In the final instalment of our series of features answering the biggest questions about the industry's future, Dominic Sacco chats to leading British firms about the talent our nation nurtures
Is Britsoft dying?
British developers have had a tough time these past few years.
As the console games market becomes ever competitive, the pressure for developers to produce titles with blockbuster sales is higher than ever. Regardless of their ability to make acclaimed games, several talented studios have closed. These include Bizarre Creations, Realtime Worlds, Black Rock Studio and Bigbig to name a few.
Others are having to consolidate their businesses. Veteran UK?developer-publisher Codemasters ditched other genres earlier this year to focus purely on racing games.
British studios are having to innovate to survive. But there are more ways to do so today, including a host of alternate funding methods and publishing platforms.
Crowdfunding services like Kickstarter are proving a popular means of generating the cash to make a game, with US developer Double Fine famously amassing over $3.3m in donations to make a new adventure game. There are UK equivalents like Crowdfunder.
Let’s not forget tax breaks which were finally confirmed by the UK Government in March, which will invest £50m from April 2013.
Then there’s British social games outfit Zattikka, which became the first of its kind to float on the stock market in April. And its actions are already influencing other firms.
Ripstone is an independent UK-based publisher which focuses on digital distribution as opposed to boxed sales. It was set up last year and its founders include development veterans who have worked on hit titles at Sony, Psygnosis and Codemasters.
Ripstone MD Phil Gaskell tells MCV: “Zattikka has a strong exec board with a long track record of successfully running game publishing businesses so it’s no surprise they’ve floated on AIM. As we look to grow our operations at Ripstone, it’s certainly an option we’ll give serious consideration to.
“Ian Livingstone described [this era] as a second golden age of gaming. Digital distribution means we don’t require the overheads that physical media publishers need and margins are better. What excites me the most though, is how indie game makers are throwing off conventions and embracing risk. It’s what continues to inspire me in a world that is dominated by sequels.”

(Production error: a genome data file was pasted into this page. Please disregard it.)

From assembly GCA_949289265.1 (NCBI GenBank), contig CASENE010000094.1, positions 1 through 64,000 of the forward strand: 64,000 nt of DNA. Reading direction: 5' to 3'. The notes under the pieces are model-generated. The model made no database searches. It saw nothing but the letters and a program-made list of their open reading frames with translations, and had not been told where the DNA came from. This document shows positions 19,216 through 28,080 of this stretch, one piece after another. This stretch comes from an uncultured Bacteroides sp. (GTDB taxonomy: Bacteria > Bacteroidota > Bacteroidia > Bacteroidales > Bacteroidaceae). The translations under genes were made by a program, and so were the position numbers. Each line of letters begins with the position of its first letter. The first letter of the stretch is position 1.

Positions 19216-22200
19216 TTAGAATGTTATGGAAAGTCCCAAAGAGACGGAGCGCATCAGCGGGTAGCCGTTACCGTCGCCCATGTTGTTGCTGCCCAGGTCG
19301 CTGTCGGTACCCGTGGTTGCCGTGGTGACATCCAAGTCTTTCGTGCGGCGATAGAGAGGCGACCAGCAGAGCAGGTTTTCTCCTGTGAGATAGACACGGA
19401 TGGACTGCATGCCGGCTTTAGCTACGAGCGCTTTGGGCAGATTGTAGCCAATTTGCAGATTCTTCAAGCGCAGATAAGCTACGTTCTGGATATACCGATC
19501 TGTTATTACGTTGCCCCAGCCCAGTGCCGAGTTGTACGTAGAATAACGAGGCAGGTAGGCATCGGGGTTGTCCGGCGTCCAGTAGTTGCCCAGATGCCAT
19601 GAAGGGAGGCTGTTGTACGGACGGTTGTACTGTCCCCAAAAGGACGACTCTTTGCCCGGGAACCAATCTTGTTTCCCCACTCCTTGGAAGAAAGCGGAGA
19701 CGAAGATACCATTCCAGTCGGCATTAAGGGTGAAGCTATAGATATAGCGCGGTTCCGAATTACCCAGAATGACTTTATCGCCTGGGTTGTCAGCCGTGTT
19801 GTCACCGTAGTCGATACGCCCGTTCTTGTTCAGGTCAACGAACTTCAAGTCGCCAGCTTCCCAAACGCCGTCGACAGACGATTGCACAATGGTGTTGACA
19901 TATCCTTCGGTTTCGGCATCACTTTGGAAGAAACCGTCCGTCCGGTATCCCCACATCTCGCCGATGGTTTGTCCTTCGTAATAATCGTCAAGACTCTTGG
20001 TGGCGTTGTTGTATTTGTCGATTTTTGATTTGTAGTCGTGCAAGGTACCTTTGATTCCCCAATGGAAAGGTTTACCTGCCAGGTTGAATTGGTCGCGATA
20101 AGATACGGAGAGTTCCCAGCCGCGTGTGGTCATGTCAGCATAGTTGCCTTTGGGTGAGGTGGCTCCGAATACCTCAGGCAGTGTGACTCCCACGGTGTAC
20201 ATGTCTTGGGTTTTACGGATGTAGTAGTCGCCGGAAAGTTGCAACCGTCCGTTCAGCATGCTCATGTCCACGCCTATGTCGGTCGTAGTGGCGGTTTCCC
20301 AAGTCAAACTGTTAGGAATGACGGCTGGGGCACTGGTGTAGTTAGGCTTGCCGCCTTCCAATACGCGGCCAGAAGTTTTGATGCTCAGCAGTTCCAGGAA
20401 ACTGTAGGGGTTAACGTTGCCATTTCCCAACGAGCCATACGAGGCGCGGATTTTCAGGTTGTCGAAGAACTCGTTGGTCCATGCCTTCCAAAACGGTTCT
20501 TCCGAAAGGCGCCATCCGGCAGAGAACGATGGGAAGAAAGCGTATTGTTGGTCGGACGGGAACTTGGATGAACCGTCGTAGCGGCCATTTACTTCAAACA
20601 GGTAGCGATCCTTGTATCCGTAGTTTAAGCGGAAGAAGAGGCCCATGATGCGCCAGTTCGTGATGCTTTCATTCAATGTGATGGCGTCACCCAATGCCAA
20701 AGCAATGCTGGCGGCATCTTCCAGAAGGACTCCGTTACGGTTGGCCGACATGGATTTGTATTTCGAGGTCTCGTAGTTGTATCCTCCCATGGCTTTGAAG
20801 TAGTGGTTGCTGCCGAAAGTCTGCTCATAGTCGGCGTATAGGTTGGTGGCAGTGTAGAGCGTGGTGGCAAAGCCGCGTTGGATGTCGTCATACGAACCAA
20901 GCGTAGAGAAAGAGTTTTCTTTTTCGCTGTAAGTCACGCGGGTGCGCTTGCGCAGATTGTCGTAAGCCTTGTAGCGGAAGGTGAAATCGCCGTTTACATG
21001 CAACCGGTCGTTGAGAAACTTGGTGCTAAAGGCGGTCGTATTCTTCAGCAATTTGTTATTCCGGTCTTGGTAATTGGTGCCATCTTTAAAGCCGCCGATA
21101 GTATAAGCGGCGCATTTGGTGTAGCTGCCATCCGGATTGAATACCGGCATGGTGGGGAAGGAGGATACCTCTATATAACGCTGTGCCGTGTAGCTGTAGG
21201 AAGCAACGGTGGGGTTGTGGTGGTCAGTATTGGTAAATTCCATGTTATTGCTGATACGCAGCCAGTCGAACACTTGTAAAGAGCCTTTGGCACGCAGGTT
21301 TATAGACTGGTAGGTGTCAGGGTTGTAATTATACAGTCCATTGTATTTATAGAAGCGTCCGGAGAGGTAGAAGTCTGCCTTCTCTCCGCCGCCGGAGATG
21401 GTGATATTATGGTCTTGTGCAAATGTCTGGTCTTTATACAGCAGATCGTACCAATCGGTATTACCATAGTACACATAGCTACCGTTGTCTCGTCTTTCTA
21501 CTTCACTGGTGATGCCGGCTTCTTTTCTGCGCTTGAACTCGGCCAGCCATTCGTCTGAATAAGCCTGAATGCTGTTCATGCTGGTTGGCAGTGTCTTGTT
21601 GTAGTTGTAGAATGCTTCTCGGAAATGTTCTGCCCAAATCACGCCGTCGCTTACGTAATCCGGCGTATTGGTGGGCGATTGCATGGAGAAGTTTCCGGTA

Another UK innovator to emerge in recent years is AppyNation – a developer collective led by games industry veteran Andy Payne, that aims to give developers more control and ownership of their IP. Barn Cleave, who is executive director of one of AppyNation’s UK?developers – Niffler – adds: “Control is moving from the publisher to the developer. But we’re still a business, which is why we’re part of AppyNation, to share resource like marketing, distribution and admin.”
Payne adds:?“Things have changed for developers. The old idea of 50 guys taking years to make what they hope will be a triple-A game for a console publisher, well, it’s not over, but it’s not the only way.”
Some of the UK’s old guard are going strong, including publisher-developers like Team17 and Eutechnyx. The former is releasing titles on phones and even licensing Worms merchandise. And Eutechnyx’ free-to-play online racer Auto Club Revolution has partnered with BMW to get cars specially modelled in-game.
“I think the opportunities available to innovative content creators have never been so good,”?says Eutechnyx COO?Darren Jobling. “Funding growth into emerging sectors is key in any industry and I take great interest in the success of firms like Zattikka.
“Multiple routes to market – easy ways to get your games into the hands of millions of consumers – is the key to a flourishing UK industry.”
So is Britsoft dying? No. It’s simply changing. There’s still life in that old British bulldog yet.